MIT researchers help provide better fog forecasts for San Francisco International airport


SAN FRANCISCO, Calif. -- Researchers at MIT's Lincoln Laboratory expect that their new method to predict the clearing times of San Francisco fog will reduce delays for air travelers.

At the fall meeting of the American Geophysical Union in San Francisco, Lincoln Laboratory researcher F. Wesley Wilson is presenting information about an automated forecast guidance system being developed by a research team that includes scientists from Pennsylvania State University, San Jose State University and the University of Quebec at Montreal.

The system involves four forecast algorithms that make use of existing weather data and data from the special sensors that MIT has installed at San Francisco and San Carlos airports for this project. The equipment includes SODARS (sonic detection and ranging instruments) to measure the height of the inversion base; pyranometers to measure the intensity of the solar radiation at the surface; and time series of winds, temperature and humidity.

Wilson, who heads the Laboratory's Marine Stratus Project sponsored by the Federal Aviation Administration (FAA), believes this ensemble forecast, which combines the four indivdiual forecasts through statistical and expert analysis to create a single, more accurate forecast, will make a significant difference for West Coast travelers.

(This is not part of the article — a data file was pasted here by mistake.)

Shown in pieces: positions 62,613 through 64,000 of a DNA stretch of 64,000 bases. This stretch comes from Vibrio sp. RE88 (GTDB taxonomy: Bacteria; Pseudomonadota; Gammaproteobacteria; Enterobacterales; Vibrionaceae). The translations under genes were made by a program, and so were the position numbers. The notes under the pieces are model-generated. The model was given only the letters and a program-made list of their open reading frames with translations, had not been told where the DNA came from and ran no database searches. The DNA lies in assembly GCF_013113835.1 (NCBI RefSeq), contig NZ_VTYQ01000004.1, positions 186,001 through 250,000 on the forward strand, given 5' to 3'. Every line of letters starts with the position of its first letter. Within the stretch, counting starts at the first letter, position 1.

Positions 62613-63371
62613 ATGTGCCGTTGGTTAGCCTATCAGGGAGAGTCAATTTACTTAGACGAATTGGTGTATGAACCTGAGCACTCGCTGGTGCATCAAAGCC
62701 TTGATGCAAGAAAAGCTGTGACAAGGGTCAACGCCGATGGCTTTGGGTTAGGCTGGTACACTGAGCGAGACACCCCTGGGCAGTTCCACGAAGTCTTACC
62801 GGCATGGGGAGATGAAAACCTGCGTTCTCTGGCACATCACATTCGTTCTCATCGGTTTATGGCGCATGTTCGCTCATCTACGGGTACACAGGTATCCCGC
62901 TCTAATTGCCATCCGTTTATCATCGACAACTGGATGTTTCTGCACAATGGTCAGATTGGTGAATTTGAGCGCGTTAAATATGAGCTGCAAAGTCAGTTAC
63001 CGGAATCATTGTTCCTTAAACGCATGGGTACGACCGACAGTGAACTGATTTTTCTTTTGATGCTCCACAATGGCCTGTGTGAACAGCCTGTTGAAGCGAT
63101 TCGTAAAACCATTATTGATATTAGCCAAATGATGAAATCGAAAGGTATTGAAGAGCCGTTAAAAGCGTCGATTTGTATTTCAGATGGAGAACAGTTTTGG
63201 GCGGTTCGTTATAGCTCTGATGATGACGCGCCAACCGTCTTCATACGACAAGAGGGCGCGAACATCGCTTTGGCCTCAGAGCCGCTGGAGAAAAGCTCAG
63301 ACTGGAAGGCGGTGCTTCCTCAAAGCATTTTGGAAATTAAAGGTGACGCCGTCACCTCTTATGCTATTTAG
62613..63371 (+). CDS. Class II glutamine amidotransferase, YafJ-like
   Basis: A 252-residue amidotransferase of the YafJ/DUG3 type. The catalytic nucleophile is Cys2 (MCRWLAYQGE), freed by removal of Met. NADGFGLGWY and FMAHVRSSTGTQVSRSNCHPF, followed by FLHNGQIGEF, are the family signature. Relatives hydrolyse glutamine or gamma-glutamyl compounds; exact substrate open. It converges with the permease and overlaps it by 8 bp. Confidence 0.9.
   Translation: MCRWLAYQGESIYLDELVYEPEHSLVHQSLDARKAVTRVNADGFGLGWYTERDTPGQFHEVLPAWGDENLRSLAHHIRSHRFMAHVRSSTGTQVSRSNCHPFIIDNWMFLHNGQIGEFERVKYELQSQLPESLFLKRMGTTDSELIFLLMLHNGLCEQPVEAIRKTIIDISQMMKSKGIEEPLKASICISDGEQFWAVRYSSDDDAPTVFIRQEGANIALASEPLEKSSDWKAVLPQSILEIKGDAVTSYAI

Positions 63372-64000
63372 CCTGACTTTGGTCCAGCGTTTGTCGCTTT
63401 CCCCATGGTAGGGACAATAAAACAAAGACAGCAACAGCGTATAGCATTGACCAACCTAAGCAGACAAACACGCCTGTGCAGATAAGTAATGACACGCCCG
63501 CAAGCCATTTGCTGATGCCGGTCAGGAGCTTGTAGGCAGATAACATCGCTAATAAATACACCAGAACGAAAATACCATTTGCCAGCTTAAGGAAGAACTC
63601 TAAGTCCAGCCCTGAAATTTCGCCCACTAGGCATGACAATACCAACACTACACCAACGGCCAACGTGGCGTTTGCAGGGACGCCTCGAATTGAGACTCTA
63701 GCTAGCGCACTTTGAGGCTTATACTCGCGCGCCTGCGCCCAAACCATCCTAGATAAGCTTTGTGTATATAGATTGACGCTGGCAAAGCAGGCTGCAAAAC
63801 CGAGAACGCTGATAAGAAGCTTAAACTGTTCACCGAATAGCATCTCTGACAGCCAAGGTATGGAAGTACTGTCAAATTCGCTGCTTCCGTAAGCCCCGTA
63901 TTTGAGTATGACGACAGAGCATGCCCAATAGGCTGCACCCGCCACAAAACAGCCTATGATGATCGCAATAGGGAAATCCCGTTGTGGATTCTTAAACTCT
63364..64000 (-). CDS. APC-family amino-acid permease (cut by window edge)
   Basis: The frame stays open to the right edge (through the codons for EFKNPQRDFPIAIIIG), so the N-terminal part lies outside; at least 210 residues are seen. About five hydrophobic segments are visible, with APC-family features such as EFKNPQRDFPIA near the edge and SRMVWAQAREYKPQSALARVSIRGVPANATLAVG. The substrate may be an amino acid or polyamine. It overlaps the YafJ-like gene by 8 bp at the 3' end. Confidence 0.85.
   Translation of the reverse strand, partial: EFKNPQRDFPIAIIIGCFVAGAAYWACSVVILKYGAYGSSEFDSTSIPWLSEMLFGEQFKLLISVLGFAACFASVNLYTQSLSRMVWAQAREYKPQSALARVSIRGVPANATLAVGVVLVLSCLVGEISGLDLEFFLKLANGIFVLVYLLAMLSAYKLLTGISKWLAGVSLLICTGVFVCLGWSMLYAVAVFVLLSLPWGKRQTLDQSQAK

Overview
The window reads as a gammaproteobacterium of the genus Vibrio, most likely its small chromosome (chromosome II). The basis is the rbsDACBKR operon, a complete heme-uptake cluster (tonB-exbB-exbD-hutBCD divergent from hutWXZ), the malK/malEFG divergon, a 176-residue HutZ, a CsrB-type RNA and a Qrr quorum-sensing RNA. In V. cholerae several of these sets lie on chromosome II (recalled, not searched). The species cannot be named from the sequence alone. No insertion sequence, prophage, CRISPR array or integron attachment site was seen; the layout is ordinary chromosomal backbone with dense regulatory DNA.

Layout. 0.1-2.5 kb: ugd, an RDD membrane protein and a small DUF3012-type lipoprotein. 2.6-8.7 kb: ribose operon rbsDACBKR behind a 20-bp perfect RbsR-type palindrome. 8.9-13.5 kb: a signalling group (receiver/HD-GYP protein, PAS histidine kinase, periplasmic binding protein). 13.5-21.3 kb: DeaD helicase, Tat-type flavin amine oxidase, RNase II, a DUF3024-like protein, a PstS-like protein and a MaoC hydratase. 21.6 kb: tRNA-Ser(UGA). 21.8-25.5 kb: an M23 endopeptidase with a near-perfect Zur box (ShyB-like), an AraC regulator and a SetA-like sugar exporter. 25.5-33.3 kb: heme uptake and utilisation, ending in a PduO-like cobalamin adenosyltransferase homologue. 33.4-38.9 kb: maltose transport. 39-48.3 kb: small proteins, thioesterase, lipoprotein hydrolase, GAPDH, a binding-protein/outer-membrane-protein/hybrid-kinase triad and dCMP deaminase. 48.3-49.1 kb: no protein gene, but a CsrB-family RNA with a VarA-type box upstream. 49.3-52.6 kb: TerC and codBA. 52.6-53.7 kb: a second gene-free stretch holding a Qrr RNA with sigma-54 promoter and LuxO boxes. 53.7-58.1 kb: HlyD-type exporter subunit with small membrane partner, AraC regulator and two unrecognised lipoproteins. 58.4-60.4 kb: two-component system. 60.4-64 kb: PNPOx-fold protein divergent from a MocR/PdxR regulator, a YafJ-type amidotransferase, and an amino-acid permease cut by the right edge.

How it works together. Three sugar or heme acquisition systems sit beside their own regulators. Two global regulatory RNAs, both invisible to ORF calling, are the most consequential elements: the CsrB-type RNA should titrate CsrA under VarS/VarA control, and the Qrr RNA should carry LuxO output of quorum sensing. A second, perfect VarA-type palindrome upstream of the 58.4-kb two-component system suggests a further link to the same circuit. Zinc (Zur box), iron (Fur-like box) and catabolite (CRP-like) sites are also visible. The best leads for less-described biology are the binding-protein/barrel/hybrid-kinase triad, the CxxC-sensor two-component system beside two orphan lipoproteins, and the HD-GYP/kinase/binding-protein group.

"The goal is to give the human forecasters at the FAA's Central Weather Service Unit (CWSU) a sharp forecast they can work with," Wilson said. He emphasizes that this is "intended as an augmentation of the CWSU, not a replacement."

The Golden Gate city's ubiquitous morning fog isn't romantic to San Francisco International Airport travelers, who are subject to twice as many summer fog-related delays than at any other airport.

There are, on average, 70 mornings each summer when low marine stratus clouds cut peak arrivals from 55 per hour to 30 per hour. Compounding the problem are the airport's closely spaced, parallel runways, which force pilots to maintain visual separation during their final approach.

From May to October, moist air drawn off the ocean gets trapped over San Francisco Bay, where it cools and condenses at night and stays put until the sun gets hot enough to burn it off.

Typically, the fog will burn off by 10:30 a.m. Sometimes it's gone as early as 8 a.m., sometimes it remains until 2 p.m. or later. Wilson says that the goal is to say that the stratus will clear at a specific time and provide an indication of the confidence in the prediction's accuracy.

The MIT team began giving information this past summer to human forecasters as an operational demonstration. They expect to have demonstrated the operational value of the system by the end of next summer.

The sooner controllers know when the fog is going to lift, the sooner they could get planes into the air and increase the rate at which planes are allowed to land. More accurate forecasts could translate to bringing the airport back to full capacity a full hour earlier than otherwise, which means adding 25 landing slots and saving $200,000 in operational costs for the airlines, in addition to saving inconvenience to passengers.


Topics: Earth and atmospheric sciences

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